Genomics to make dentistry more personalized

2012 03 22 13 11 53 566 Aadr 70

TAMPA, Fla. - The next paradigm for dental healthcare will be more personalized, and scientific advances such as genomics will lead the way, according to Martha Somerman, DDS, PhD, director of the National Institute of Dental and Craniofacial Research, during a presentation yesterday at the American Academy for Dental Research (AADR) annual meeting.

“We absolutely need interdisciplinary communication, but it is still slow to advance.”
— Martha Somerman, DDS, PhD, NIDCR

As part of the 2012 Distinguished Lecture Series, Dr. Somerman discussed several vehicles that dentistry will use to offer diagnoses that are more precise, tailored to the patient, and, consequently, better able to preempt disease.

"What's new about 'The right treatment for the right patient?'" Dr. Somerman asked. "Some are insulted by that, asking 'How have we not been doing that all along?' But it's the science that is coming along."

Some obstacles do remain, however.

"We absolutely need interdisciplinary communication, but it is still slow to advance," Dr. Somerman said. "And diagnostic tools and biomarkers -- are we there yet?"

Cues from other disciplines to improve dentistry's role in patients' lives can also be incorporated into treatment, she emphasized.

"The behavioral aspect is critical," she said. "Funding intervention studies for motivational strategies in different cultures to have people go to the dentist, for example, is urgent."

Genomics and personalized medicine

Genomics is also finding its way into dental research and will become an important aspect of the "personalized healthcare revolution" that will eventually impact dental practice, as well as other types of medical care.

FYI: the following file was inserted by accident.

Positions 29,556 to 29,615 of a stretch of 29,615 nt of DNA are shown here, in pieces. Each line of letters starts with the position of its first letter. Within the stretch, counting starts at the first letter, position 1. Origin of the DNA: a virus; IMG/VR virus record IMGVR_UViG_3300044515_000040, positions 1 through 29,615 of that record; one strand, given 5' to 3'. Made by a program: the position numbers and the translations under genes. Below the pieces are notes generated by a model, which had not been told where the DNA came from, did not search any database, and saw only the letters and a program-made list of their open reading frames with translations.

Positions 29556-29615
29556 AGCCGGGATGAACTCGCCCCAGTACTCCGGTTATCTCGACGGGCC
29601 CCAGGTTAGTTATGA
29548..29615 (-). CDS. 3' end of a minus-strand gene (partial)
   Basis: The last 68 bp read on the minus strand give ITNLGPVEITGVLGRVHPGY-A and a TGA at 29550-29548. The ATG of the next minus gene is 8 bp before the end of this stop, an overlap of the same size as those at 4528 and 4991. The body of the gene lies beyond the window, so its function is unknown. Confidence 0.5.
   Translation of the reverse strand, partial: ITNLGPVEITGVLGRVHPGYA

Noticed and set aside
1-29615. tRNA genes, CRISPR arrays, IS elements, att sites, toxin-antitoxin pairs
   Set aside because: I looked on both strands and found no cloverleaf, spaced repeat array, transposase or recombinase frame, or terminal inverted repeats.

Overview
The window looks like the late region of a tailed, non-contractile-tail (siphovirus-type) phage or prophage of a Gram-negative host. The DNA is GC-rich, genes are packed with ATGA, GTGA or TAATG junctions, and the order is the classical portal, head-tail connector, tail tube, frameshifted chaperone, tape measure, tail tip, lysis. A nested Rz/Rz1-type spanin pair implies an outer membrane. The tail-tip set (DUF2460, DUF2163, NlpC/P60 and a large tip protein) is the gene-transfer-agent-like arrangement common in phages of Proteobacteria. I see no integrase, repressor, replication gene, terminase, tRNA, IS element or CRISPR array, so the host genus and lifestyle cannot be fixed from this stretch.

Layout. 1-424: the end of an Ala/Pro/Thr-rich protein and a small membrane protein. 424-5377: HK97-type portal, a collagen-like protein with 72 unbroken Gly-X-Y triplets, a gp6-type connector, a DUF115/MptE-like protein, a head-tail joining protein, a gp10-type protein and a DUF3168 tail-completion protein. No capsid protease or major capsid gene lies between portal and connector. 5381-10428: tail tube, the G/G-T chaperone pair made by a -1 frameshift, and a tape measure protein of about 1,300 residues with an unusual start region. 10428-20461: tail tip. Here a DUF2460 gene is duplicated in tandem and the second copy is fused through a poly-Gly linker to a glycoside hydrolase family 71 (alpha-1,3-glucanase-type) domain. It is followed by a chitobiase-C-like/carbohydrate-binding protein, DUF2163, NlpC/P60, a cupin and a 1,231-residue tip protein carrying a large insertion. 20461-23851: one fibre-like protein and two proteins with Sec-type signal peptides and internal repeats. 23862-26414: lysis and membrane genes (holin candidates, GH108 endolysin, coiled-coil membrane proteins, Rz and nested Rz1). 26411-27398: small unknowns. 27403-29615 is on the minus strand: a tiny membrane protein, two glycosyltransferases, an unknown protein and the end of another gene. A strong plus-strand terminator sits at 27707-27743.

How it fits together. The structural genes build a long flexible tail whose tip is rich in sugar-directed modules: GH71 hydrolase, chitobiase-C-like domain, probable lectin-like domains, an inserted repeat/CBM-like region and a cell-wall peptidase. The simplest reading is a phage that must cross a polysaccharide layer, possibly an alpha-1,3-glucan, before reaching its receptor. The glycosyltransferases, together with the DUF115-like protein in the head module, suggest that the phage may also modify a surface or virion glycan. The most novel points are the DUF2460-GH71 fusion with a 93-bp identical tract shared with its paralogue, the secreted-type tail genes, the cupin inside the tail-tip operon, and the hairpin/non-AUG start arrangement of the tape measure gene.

"With the mapping of the human genome and technological advances, we now have a set of research tools to find the genetic contributions to common diseases," Dr. Somerman stated. "It's a complex, cross-discipline process, and we need better models in vivo and in vitro to move things to the clinic."

Collaborations are taking place between the National Institutes of Health and the U.S. Food and Drug Administration (FDA) to streamline the introduction of new treatments utilizing these new techniques and technologies, she added.

For example, genomic studies targeting cleft lip and cleft palate are already underway.

"There is very strong evidence for genetic control, and we need preclinical methods to study it," she said, noting that researchers have completely restored this mutation in mouse embryos engineered to have cleft lip and cleft palate.

Other studies using human genome mapping technology will address facial shape, Sjögren's syndrome, caries, fluorosis, and periodontal disease, according to Dr. Somerman.

HIV and HPV testing

Dentistry's role in overall healthcare is also set to expand, particularly in the area of diagnostics, she added.

"The oral cavity is a wonderful place for this," Dr. Somerman said, noting that an HIV rapid test was FDA approved and that one in 5 states supports it for dental care settings. Patients mostly approve as well. But obstacles still exist, even in dentistry.

"Dentists are concerned about [the test] being in the realm of their care," she said. "But it could be a part of wiping out AIDS."

Diabetes testing is also well-suited to the dental setting because only a spot of blood for glucose testing is required, and the test can be performed during a routine periodontal exam, Dr. Somerman said.

The dental setting is also crucial to the detection of HPV-related oropharyngeal cancer, which has increased threefold from 1988 to 2004, she added.

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